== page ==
Hong Kongers Vote to Return to a British Overseas Territory

In light of the Falkland Islands’ referendum result, South China Morning Post, a local English language newspaper, posted a poll on its website on 12th March 2013 around 13.00, asking the Hong Kongers whether they’d vote to return to a British overseas territory, given the option. The number is similar to the Falkland Islanders’ – an overwhelmingly “YES” – 90% as of 15.31 on 13th March 2013 (just over 24 hours).Image

 

This poll isn’t the most sophisticated, nor is it well thought out given the fact that “independence” is not one of the options. It is, however, a clear evidence of the discontentment fellow Hong Kongers have due to the continuous and increasingly aggressive interference of the PRC China government, which is a clear breach of 1-Country-2-System policy and the Sino-British Join Declaration.

There are people and groups on Facebook and other social media saying that if given the option, at least over 50% of the Hong Kongers would vote for independence.

This is not just an alarming sign to the Hong Kong SAR and PRC governments, but also a signal of the upraise of self identity and political awareness of Hong Kongers.

Will Hong Kongers finally stand up against a totalitarian and the unjust being done back in the 80s when the Brits and the Chinese decided Hong Kongers’ faith and future without asking their consent?

There are discussions and intense debates about the “Occupy Central” notion first raised by a law faculty professor. His proposal is rather interesting: basically people have to turn themselves in before action by signing a “declaration”. Not that violence is encouraged by those who opposed this “proposal” but many criticise whether surrendering and notifying the authorities about this “non-corporation” movement.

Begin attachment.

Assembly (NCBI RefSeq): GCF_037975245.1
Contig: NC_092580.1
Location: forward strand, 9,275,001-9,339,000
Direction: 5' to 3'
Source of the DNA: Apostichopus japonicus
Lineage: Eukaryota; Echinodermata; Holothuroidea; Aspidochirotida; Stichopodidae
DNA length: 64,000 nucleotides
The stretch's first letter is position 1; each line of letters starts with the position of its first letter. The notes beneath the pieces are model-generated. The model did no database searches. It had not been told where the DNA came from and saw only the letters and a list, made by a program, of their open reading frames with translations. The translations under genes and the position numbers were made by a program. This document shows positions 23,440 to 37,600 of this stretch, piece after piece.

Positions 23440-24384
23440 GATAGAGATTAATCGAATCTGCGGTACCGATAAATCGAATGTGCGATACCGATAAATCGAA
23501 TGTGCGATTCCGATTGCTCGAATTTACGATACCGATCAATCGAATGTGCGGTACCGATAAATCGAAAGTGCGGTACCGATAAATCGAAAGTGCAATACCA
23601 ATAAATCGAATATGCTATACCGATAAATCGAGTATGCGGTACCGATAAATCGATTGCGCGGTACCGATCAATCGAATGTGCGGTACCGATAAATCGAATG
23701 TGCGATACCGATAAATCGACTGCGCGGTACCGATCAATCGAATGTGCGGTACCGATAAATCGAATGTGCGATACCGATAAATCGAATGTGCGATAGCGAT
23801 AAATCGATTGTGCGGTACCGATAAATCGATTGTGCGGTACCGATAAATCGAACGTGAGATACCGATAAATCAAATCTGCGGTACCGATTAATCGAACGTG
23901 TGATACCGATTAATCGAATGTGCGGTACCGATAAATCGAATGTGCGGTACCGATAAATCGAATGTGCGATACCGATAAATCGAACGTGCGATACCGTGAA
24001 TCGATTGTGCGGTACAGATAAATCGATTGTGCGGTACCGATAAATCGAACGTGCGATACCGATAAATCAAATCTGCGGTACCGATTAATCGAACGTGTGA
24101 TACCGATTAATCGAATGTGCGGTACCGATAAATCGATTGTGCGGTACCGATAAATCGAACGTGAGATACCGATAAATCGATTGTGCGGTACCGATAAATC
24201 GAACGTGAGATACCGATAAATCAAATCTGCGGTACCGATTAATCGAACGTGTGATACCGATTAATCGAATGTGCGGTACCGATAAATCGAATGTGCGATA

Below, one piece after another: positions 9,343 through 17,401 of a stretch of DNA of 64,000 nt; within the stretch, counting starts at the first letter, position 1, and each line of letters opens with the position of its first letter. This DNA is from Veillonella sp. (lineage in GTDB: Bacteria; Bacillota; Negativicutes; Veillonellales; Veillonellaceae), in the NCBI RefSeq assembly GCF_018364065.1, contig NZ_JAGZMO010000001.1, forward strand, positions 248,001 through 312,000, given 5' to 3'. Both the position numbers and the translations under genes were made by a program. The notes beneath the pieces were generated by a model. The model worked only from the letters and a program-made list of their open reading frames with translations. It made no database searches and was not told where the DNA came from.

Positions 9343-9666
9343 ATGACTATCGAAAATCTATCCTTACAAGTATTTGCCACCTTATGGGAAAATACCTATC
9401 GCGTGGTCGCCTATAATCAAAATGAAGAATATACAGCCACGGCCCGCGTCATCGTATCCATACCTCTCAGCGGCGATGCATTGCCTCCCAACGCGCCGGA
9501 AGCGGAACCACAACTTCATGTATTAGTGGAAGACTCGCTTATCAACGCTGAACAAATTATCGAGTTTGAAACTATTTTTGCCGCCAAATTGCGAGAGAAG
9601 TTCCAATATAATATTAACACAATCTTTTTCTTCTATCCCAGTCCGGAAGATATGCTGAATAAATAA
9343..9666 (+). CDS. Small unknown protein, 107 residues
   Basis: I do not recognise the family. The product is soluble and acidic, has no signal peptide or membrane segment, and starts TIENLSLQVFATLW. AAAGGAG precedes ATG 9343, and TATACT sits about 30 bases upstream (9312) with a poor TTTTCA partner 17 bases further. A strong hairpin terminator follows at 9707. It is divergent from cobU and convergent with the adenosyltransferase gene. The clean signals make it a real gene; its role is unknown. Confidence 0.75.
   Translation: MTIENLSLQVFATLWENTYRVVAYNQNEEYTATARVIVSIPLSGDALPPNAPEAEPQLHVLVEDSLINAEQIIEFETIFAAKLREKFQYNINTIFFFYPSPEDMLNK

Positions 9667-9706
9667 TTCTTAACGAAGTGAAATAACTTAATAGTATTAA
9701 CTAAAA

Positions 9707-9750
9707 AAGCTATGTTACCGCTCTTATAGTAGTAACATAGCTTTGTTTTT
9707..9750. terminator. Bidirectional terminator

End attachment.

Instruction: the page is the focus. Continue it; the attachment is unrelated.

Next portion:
2012 Report to Congress U.S.-CHINA ECONOMIC AND SECURITY REVIEW COMMISSION

I bumped into a Cantonese blog yesterday, and think this is a minor positive progress.

Approximately 30 pages in the US-China Economic and Security Review Commission Report are reporting on Hong Kong, a few key points are highlighted below:

1. Pro-Beijing parties enjoyed a financial advantage over their rivals, which enabled them to build extensive logistical networks to mobilize voters and exploit Hong Kong’s electoral peculiarities. (p.267)

2. Babies born in the territory enjoy the privileges of Hong Kong citizenship: access to the city’s superior health and education systems, and greater freedom to travel and settle inside and outside China.(p.267)

3. So-called ‘‘birth-tourism’’ quickly became a hot-button issue, with some going so far as to depict mainland Chinese as ‘‘locusts.’(p.268)

4. Censorship controversies at the South China Morning Post, one of Hong Kong’s most prominent newspapers, increased following the appointment of Wang Xingwei as editor-in-chief in January 2012. Mr. Wang, a former China Daily reporter, concurrently serves as a member of Jilin Province’s Political Consultative Conference, 424 a Chinese Communist Party-selected and -controlled organization. In June, he was accused of censoring coverage of the death of Li Wangyang, a well-known Chinese dissident. (p.270)

5. The city’s public schools were going to be required to begin teach- ing a course in ‘‘moral and national education’’ by 2015, which some called a thinly veiled ‘‘brainwashing’’ effort evocative of the Cultural Revolution.(p.272)

6. Beijing’s increasing influence in Hong Kong’s affairs calls into question the security of advanced technology products exported from the United States to Hong Kong.(p.273)

7. Congress reauthorize Section 301 of the U.S.-Hong Kong Policy Act of 1992, which requires the U.S. secretary of State to submit an annual report to Congress on political, economic, and social developments in Hong Kong of relevance to the United States. This should include reporting on mainland interference in Hong Kong’s internal political affairs and Chinese efforts to leverage the territory as a platform for the internationalization of the RMB.(p.274)

8. Congress review the U.S.-Hong Kong Policy Act of 1992 to deter- mine its continued applicability. In particular, Congress should review the security of advanced technology products exported from the United States to Hong Kong.(p.274)

9. Members of Congress, when visiting mainland China, also visit Hong Kong and that Congress encourage senior administration officials, including the secretary of State, to make visits to Hong Kong part of their travel.(p.274)

Glad to know that the US is monitoring Hong Kong closely, and I hope the US will actually react and stop the PRC from further interfering Hong Kong’s autonomy, and gradually Hong Kong can go independent!